Mar 25 , 2023
By Eden Sahle
Last week there was an exhibition organized by the Addis Abeba University Institute of Architecture compound. The much-anticipated event united the students and their teachers who tirelessly worked in unison. There were also international participants from universities including Harvard.
All progressed well until the international students who built a model of Addis Abeba city to showcase it at the Architecture exhibition were denied access to it by the customs often referred to as gatekeepers.
They were required to pay three million Birr to take the model from the customs warehouse. The academic and practical importance of this project to the architecture students in Ethiopia and the fact that it was temporary was meaningless to the customs officers.
The students could not pay the demanded amount. Hence the customs administrators stored it at the warehouse until their return.
The Addis Abeba city model took a lot of effort to create only to be returned abroad without meeting its purpose. The local students never got the chance to see the much-anticipated model of the capital city.
The students are not the only victims. Importers and individuals who bought items for their own households have many perplexing stories to tell. Many have been forced to let go of products they have imported due to unjustifiably high tax duties.
Trade taxes are significant sources of revenue. Nevertheless, it is not justifiable when it becomes a rip-off.
Taxes should be levied, in a way that does the least collateral damage to international trade flows, traders and customers. Ensuring that customs administrations perform their core revenue functions with minimal adverse impact on trade activities and the allocation of resources must be the focus of the government.
Often documents and receipts of imported products are rejected by officers. Individuals are presumed to be dishonest despite presenting legal documents of their purchase. Officers rely on a wild guess to levy high taxes on imported products giving a take-it-or-leave-it attitude.
In Ethiopia, one of the greatest disappointments of having a business is dealing with unprofessional customs officers. Traders are susceptible to unfair tax duties just because the customs officers feel like it.
The exaggerated high trade taxes create a significant risk of corruption and smuggling. The lack of a system that would facilitate business by making customs valuation as simple and predictable as possible has created chaos. This system enabled valuation from being misused as a method of assessing custom duties on an arbitrary and discriminatory basis.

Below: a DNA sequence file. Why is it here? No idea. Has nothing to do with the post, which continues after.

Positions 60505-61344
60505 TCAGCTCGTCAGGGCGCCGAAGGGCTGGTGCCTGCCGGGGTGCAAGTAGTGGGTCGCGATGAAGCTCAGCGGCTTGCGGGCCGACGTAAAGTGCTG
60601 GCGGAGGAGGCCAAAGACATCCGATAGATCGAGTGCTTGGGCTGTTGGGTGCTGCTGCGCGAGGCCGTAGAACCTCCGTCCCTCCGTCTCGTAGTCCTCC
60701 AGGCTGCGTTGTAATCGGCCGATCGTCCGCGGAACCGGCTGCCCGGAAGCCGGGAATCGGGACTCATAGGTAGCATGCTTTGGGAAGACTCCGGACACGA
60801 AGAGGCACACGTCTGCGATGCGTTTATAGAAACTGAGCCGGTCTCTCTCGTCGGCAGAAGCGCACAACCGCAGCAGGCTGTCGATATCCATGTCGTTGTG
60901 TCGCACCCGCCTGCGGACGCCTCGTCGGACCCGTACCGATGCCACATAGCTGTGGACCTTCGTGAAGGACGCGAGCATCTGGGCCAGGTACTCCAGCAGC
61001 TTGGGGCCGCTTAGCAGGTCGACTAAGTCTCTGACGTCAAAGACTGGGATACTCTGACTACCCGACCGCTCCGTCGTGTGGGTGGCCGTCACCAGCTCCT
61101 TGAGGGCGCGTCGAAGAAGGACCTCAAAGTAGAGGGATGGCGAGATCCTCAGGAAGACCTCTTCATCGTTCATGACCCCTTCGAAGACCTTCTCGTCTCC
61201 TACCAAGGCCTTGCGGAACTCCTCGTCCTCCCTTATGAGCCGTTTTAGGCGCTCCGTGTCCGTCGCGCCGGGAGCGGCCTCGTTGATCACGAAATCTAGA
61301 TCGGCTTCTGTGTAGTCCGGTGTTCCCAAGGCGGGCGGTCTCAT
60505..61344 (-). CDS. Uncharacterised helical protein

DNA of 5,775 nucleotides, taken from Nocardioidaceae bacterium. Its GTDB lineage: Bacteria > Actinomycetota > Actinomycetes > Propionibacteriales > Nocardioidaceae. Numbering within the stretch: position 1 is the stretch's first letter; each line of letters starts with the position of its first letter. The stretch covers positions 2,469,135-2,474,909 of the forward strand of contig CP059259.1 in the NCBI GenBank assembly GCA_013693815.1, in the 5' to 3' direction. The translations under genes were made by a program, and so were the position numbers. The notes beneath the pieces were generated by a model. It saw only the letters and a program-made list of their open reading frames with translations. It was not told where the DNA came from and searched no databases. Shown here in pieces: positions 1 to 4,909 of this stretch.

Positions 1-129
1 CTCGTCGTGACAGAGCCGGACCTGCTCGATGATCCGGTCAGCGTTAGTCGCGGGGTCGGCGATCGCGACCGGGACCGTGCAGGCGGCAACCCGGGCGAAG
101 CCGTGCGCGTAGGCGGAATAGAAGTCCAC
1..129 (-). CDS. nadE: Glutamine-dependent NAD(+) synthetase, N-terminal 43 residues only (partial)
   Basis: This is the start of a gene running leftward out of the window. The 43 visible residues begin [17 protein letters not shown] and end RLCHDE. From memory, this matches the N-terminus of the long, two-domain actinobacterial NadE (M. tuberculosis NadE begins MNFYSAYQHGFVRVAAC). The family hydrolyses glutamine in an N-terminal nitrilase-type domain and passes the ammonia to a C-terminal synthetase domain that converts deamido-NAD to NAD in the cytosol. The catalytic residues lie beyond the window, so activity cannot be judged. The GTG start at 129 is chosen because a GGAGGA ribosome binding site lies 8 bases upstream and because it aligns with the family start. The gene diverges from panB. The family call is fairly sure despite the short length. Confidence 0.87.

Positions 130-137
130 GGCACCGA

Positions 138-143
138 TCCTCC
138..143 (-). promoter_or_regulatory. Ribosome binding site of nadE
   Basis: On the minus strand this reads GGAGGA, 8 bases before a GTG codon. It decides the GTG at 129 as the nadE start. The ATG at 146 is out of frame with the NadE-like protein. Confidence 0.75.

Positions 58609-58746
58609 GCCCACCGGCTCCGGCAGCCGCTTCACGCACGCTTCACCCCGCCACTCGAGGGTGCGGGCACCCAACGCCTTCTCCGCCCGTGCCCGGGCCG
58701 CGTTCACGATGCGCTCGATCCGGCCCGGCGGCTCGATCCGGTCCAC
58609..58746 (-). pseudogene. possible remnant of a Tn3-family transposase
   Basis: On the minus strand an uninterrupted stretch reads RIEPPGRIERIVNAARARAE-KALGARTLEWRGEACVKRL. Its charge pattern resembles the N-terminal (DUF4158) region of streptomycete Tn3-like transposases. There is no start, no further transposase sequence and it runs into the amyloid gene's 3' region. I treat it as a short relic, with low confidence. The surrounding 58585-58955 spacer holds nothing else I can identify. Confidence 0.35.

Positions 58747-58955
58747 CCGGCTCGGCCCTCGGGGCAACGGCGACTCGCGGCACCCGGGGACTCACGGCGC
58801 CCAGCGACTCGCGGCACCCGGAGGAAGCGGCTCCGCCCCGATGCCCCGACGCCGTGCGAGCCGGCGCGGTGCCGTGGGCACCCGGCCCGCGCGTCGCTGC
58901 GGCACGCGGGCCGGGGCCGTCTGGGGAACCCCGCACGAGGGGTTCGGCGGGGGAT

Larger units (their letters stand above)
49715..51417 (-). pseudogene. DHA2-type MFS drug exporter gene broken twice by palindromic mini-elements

Customs officers have not had a good public image. Relationship with the private sector is adversarial as customs administration is an impediment to smooth trade flow.
Trade facilitation and customs regulatory control are key for both the state and the business community in pursuing national and international trade in the competitive globalized economy. However, an enormous amount of time and money is wasted due to irregularities and long delays at customs.
Traders seek certainty, flexibility, and timeliness while dealing with customs offices which are practically missing.
The contemporary places massive demands on the customs administrations of Ethiopia which has a long way to go in catching up to technologies to process and record shipments.
Goods spend months in a warehouse due to old and manual-based clearance procedures where not much effort has been made to simplify the compliance burden on the private sector.
Modernizing customs administration to cope with the rapid changes in international trade is necessary. It is not simply a matter of cutting taxes but requires fundamental changes in both the environment and its activities.
It requires customs to understand globalization, the dynamics of international trade, the technicalities of the trade supply chain, emerging trade directions and the complexities of the global landscape.
Having a standard and tax duty that is consistent with the price of the imported item value will ensure a smooth flow of trade and reduce corruption.
The success of trade facilitation is heavily reliant on the ability and efficiency of customs administrations. Simplifying the procedures contributes to the increase in the volume of international trade while system improvements cut the time and cost of international trade transactions.
PUBLISHED ON Mar 25,2023 [ VOL 23 , NO 1195]
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